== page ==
As opposed to past years, Governor Kasich’s as-introduced budget includes relatively few education proposals. Given the magnitude and number of changes over the past six years, we believe this is a good thing. We’d encourage the Senate to follow the governor’s lead and to focus only on the most critical adjustments needed to foster a high-performing educational system. It’s important that students, teachers, principals, and school districts be given some stability and time to adjust to past legislative enactments....

  1. We start today with updates on teachers union/administration relations in three school districts. Seems like all three are in the double dog dare phase of public relations negotiations. First up, North Ridgeville in Northeast Ohio. Negotiations seem to be slow, riddled with cancellations, and conflicting details provided to the media from the two sides. (Cleveland Plain Dealer, 5/16/17) In Dayton, things are heating up as the school year winds down. Despite the fact that a federal mediator is now involved, the union is going the route of currying favor with the general public. This week, members held a public event at Old Scratch Pizza for that purpose. It seems that the two sides are quite far apart after five months of formal negotiations and an August strike date has been bandied about. Given that, it is probably never more appropriate to note that the devil is in the details in these types of things. (Dayton Daily News, 5/17/17) Finally, in Youngstown, we’re not even at the point of formal negotiations and everything appears to be going pear-shaped, regardless of the optimistic-sounding headline. Not sure how the Dayton union’s public event as noted above is OK and Krish
  2. ...

Among the most important duties of Ohio lawmakers is to craft a reasonably transparent school funding formula that efficiently allocates state dollars to local districts. But almost everyone will agree that Ohio’s formula is pretty complicated. While a certain degree of complexity is required, the formula need not be inexplicable either. The legislature should consider ways to improve the transparency of the formula while also maintaining the goal of driving more state aid to the neediest districts.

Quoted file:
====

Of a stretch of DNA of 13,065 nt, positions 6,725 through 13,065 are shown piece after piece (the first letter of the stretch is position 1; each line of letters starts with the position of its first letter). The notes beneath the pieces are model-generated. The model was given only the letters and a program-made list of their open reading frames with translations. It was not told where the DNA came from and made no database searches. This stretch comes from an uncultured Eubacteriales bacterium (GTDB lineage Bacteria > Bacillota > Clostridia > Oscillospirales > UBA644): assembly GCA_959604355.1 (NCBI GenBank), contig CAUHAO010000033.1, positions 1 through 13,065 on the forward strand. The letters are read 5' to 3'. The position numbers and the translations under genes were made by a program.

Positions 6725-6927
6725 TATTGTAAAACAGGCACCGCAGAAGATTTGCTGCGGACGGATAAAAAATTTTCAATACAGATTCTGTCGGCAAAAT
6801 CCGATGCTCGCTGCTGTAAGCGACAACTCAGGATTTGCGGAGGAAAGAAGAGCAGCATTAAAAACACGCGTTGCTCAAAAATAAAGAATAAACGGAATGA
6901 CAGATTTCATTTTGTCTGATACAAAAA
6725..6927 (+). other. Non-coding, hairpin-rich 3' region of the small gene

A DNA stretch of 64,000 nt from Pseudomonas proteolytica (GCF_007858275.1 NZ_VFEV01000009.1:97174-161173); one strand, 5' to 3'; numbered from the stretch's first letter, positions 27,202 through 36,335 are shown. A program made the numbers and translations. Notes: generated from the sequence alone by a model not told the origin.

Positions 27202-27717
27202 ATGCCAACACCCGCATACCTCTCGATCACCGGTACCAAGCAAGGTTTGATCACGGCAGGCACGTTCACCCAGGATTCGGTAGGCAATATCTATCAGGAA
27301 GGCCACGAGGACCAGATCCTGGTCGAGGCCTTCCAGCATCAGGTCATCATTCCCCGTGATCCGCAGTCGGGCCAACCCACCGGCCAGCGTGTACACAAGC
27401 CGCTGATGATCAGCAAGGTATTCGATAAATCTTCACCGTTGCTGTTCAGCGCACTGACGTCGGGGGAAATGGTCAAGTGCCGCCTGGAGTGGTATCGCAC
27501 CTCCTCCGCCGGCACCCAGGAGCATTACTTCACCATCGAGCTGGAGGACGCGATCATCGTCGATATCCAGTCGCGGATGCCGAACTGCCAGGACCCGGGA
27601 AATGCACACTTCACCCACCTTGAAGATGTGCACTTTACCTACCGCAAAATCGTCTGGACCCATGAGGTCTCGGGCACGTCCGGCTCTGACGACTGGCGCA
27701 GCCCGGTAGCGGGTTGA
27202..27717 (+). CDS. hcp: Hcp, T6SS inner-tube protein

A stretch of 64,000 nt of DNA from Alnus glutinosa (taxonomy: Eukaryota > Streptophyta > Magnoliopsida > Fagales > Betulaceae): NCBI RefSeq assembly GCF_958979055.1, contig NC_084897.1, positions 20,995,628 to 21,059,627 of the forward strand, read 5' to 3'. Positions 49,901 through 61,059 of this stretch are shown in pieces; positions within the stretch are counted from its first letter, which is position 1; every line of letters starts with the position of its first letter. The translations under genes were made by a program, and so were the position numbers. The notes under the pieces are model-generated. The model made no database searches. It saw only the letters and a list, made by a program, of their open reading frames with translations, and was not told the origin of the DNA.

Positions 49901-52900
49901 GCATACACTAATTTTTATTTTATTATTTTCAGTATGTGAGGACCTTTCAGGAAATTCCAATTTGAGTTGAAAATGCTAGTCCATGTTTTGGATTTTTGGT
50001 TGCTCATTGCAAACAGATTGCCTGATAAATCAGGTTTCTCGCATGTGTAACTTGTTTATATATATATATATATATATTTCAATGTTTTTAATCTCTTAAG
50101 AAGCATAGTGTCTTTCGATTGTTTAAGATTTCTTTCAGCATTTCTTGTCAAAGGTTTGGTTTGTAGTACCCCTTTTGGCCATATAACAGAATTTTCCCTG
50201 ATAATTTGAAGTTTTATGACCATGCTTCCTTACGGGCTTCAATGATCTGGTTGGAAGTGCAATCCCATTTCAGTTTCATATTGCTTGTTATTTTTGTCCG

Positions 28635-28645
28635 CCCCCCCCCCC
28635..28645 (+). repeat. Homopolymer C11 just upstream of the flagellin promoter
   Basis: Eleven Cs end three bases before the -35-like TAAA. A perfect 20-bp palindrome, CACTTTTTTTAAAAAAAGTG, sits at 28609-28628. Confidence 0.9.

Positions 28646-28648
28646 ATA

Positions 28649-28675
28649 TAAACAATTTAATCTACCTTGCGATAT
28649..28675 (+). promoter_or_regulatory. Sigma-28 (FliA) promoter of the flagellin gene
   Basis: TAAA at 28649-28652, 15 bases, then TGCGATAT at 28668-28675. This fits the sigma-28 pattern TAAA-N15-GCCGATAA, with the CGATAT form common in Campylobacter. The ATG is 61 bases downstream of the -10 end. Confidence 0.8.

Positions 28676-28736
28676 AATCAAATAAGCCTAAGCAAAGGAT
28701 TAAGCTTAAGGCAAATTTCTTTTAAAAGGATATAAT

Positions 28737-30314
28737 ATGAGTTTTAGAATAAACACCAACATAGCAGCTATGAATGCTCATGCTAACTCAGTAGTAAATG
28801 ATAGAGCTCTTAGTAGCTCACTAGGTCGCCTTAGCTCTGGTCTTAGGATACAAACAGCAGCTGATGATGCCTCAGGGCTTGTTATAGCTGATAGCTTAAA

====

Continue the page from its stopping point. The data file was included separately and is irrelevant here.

One of Ohio’s formula elements worth closer scrutiny is the implementation of resident income. Income should absolutely play a key role in determining districts’ “needs” for funding purposes: Districts with lower-income residents may have more difficulty raising local funds via property tax referenda. Low-income districts will educate more pupils from disadvantaged backgrounds and require higher levels of state support. Yet the way Ohio incorporates income into the formula is complex and policy makers should explore more straightforward approaches. Let’s take a closer look at the issues.

Complication 1: Two measures of income

It might surprise you to learn that Ohio uses not one but two income measures in its formula: both federal and Ohio adjusted gross income (AGI). Federal AGI is different...

In its version of the state budget bill, the Ohio House included language that would place more weight on student growth measures when calculating charter sponsor ratings. The provision requires that 60 percent of the academic portion of sponsor evaluations be based on student growth measures (aka value added), instead of 20 percent as under current policy.

The Senate should retain this change and take it a step further: It should be applied to district schools as well. Such a legislative change would ensure that Ohio’s ESSA plan places greater weight on student growth in the accountability system used to gauge the performance of all public schools. The Ohio Department of Education will submit the ESSA plan early this fall and now is the right time to fix the weighting system.

As we and others have pointed out many times, rating systems that place an overemphasis on “status measures” correlated with demographics or prior achievement (e.g., proficiency or graduation rates) will flunk almost all high-poverty schools just because they enroll pupils who initially lag behind.

Growth measures, on the other hand, are more poverty-neutral gauges of school performance. They look at the trajectory of...